Officials say scattered showers won’t help B.C. wildfires
Crews battling wildfires in British Columbia prepared for the worst as officials predicted stronger winds over the weekend after a slight reprieve from the weather in recent days.
Kevin Skrepnek, chief information officer for the BC Wildfire Service, says the forecast called for sustained winds of 50 kilometres per hour.
“If that forecast comes to fruition, it’s going to be a big challenge for us,” he said.
About 180 wildfires were burning in central and southern B.C., including three around the Williams Lake, where 11,000 people were on standby to leave their homes.
Some rain was in the forecast for the area, but officials said showers would not be enough to douse active fires.
A special air quality statement was in effect for the Interior and eastern parts of the province. Residents were warned to avoid strenuous activity outside, and children and seniors were encouraged to stay indoors.
Al Richmond, chairman of the Cariboo Regional District, said there was a noticeable difference in the air quality when he went to Prince George on Thursday night.
“It was refreshing for me to get into Prince George ... and breathe the fresh air instead of the smokefilled air we are experiencing here in the Cariboo,” he added.
Richmond attended a meeting for evacuees Thursday night and he said he told the gathering efforts were underway to restore some normality in fire-weary communities.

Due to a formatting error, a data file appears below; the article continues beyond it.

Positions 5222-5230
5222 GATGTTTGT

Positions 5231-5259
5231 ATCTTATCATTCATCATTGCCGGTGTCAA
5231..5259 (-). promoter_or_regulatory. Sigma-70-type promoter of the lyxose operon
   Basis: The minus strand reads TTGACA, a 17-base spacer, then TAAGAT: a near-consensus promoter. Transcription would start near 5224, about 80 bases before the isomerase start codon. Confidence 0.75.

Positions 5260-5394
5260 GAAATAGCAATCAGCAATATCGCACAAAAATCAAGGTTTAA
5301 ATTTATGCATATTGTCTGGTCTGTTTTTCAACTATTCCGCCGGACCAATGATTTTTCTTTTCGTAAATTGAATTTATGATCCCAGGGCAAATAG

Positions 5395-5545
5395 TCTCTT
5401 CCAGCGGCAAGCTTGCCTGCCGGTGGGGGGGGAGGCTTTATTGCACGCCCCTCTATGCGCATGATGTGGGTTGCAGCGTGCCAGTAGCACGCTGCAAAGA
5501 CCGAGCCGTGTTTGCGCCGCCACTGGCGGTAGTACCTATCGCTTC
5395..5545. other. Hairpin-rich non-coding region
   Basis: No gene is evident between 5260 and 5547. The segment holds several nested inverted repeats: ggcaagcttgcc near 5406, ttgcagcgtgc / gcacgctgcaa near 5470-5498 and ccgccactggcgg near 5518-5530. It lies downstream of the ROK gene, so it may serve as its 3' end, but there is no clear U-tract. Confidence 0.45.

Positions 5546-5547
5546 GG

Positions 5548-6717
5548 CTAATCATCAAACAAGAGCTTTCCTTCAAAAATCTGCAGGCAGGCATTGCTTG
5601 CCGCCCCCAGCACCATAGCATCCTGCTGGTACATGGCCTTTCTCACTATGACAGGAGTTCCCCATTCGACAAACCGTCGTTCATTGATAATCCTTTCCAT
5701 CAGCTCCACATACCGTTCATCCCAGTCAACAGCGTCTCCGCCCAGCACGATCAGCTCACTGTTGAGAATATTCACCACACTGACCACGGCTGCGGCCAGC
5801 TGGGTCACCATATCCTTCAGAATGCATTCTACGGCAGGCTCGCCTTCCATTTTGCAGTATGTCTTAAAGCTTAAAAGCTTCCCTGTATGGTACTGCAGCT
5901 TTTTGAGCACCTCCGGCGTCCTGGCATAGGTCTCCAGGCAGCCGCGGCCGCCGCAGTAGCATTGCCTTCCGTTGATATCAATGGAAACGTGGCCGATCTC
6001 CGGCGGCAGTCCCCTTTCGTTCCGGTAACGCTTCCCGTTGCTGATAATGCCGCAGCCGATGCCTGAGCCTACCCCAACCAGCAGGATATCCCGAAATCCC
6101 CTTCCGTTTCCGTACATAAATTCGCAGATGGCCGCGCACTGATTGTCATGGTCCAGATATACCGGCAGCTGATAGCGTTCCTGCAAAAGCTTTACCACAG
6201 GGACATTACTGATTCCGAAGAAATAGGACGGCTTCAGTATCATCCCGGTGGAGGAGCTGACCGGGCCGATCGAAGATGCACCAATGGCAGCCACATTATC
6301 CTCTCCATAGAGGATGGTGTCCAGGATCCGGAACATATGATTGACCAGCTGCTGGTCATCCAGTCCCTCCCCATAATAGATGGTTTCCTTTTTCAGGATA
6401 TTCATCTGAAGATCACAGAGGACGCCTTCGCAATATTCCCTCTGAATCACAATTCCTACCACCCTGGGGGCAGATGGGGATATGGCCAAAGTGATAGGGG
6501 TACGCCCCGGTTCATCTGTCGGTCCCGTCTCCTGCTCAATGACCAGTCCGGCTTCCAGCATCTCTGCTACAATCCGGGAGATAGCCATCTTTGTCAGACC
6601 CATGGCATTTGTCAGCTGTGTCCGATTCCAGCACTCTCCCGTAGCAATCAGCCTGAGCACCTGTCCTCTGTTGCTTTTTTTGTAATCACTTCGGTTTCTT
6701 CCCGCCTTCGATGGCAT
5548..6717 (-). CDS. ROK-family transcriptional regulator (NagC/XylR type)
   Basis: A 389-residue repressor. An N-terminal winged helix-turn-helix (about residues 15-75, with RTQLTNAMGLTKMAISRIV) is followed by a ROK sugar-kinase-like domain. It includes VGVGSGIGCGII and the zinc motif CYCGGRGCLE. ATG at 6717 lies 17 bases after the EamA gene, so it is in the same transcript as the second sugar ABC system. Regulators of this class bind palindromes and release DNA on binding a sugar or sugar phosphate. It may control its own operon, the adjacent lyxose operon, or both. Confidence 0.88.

Regional district offices in Quesnel were slated to open Friday to provide permits allowing workers to travel on closed roads to reach the open pit coppermolybdenum mine operated by Taseko Mines Ltd.
The provincial government has also been asked to allow some movement on closed sections of Highway 97 so that people who left their homes in Williams Lake and went to Prince George could drive south to Vancouver.
The province declared a state of emergency last week and more than 16,000 people have been affected by evacuation orders, with thousands more on alert.
The province said evacuees must remain patient and wait for official notice before they can return home. It has also warned that violating orders can divert firefighters from fires to help with avoidable rescues.
A wildfire burns by the side of the highway in British Columbia’s West Chilcotin region in this handout photo taken from video.